You might feel the change roaring in the distance
and the change rumbling under your feet. What urgency
has held you tight and what are the words you want to hear?
You’ve traveled a long way through a world that is not your own.
Push your way back.
You have your own landscape, mountains and forests
and plains full of life. You have your own oceans
uncharted and blue and wild. You know the shape
of the world you move through.
Show up and just be you.
— a mash-up by Drew Myron of horoscope lines
from Madame Clairevoyant and Holiday Mathis
I'm in a quandary: Is this found poetry, a cut-up poem? Is attribution enough? My mind runs and reels. To borrow, to take, to remake — is this moral, correct, kind? If assembly is required, is it art or is it theft?
Dear Reader, is this a poem and can I call it mine?
So, wherever you came from, whichever way you swing,
whatever is standing in your way, just remember:
You’re bigger than that. Like the man said:
You contain multitudes.
— from Lawn Boy
a novel by Jonathan Evison
This semi-autobiographical story is packed with angst, anger, and the ingredients of real life: race, class, snark and smiles.
“What I wanted was a book written by a guy who worked as a landscaper or a cannery grunt or a guy who installed heating vents," says Mike Muñoz, the 22-year-old protagonist who mows lawns and imagines his life as an author. "Something about modern class struggle in the trenches. Something plainspoken, without all the shiver-thin coverlets of snow and all the rest of that luminous prose. Something that didn’t have a pretentious quote at the beginning from some old geezer poet that gave away the whole point of the book. Something that didn’t employ the ‘fishbowl lens’ or a ‘prismatic narrative structure’ or any of that crap they teach rich kids out in the cornfields.”
Thankfully, Lawn Boy cuts a fresh tale, true to life with hints of hope.
is to want
is to have
is to hold
of age 10 is
to want to crest
a hill on a bike
alone for the
first time on
a road you
— Drew Myron
The world is wracked and wrecked, frantic and full. It's Friday, let's finally, for a moment, set aside worry and slip into something more comfortable.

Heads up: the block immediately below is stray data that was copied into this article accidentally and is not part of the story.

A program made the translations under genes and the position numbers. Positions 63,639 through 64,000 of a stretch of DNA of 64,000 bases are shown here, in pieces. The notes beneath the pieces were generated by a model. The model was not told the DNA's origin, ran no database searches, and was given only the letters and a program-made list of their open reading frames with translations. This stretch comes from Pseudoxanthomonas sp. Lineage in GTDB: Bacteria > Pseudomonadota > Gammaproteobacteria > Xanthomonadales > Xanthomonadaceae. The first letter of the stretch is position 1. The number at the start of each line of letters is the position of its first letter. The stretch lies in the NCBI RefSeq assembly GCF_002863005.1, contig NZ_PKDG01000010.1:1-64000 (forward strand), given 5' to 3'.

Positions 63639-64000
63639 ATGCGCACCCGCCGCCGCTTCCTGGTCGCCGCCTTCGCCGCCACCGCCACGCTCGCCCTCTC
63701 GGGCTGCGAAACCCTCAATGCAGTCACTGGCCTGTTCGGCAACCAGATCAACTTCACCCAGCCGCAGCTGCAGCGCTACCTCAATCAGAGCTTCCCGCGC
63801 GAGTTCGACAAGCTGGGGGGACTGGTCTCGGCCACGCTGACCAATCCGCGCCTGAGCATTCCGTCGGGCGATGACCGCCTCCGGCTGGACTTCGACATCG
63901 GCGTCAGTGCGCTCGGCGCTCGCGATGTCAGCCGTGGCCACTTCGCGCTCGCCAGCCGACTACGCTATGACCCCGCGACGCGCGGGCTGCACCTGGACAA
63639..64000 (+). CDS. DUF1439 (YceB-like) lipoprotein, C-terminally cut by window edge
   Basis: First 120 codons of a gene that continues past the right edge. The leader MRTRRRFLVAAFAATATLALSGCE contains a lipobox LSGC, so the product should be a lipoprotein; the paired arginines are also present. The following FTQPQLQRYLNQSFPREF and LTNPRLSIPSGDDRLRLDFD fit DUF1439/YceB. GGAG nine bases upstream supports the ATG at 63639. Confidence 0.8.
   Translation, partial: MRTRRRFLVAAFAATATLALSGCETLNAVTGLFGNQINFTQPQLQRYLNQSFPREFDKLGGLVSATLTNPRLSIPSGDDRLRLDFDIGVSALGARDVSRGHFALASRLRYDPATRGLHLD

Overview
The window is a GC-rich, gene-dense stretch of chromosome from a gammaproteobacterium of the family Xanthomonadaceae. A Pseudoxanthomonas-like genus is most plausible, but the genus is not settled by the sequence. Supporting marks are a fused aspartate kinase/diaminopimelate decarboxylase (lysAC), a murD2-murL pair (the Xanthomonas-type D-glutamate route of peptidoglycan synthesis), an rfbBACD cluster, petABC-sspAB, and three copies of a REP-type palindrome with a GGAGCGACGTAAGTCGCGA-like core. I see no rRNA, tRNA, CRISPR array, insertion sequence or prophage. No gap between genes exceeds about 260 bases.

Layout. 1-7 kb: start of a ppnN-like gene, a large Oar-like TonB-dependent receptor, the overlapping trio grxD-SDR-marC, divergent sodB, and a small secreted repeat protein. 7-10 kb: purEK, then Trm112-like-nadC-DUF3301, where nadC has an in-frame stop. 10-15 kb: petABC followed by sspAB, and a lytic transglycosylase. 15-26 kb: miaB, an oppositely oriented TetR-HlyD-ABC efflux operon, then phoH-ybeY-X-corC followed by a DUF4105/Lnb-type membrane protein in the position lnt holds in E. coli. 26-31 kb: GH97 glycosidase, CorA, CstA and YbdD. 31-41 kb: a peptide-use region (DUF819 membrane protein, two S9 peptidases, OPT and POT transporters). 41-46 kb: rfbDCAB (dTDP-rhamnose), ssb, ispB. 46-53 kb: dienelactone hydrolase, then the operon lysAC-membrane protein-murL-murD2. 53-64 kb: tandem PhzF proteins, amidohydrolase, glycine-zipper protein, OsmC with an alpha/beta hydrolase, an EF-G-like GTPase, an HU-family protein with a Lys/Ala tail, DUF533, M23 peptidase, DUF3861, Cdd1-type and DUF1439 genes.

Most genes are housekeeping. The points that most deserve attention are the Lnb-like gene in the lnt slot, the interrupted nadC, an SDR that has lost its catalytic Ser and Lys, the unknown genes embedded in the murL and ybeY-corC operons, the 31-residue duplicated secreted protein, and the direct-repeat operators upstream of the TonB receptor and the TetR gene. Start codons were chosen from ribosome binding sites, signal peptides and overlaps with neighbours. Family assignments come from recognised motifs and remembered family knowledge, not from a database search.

What's your Feel Good Friday?
Just as gin is more potent at 30,000 feet, so are poems. I'm reading a book on a late flight home when every line shakes me, and the quiet man sharing our armrest senses my tears and without saying a word I think he wishes me well.
In the pool, my sister and I float, holding hands in hot summer sun, as if we always have.
The other day I could not remember if the sun rose in the west and set in the east, or rose in the east and set in the west. I know the answer, but some days I question everything I think I know and realize I know so very little.
At the nursing home, I ask the quiet elderly man, “Can I get you anything?”
“No,” he replies, “I’m just waiting for the stewardess.”
Because the world is big and our troubles too, it's time for rest and perspective. Please join me for Thankful Thursday, a weekly pause to express appreciation for things large and small, from the puny to the profound.
On this Thankful Thursday, I am grateful for:
Misread as message
In reading my horoscope the other day, this is what I saw:
"Reading the amens is a specialty of yours."
This is what it actually said:
"Reading the omens . . ."
I prefer the amens.
Just for you
A friend sent me — by old fashioned mail, which is a gratitude in itself — a batch of handmade notecards. The cards are beautifully crafted, with matching, repurposed envelopes too. I'm impressed with her artful design and skill, and moved by the gift. With a single unexpected kindness, I felt a real attitude shift.
Poems, here and gone
For more than 15 years, I've collected my favorite poems and placed them in one single, growing Word document. Kindness was in there, along with Praying, and pages of known and lesser-known poems that I stumbled across and then held close. Until last week, when I lost the 100-page file and over a decade of beloved lines — poof! gone!
I thought about reassembling the collection. But maybe not. Maybe it's time for new stock, reflecting my tastes and perspectives today. Some of the old standards will still be there but it's time now to find fresh favorites.
And you, dear reader and friend, what's in your collection? what are your favorite poems?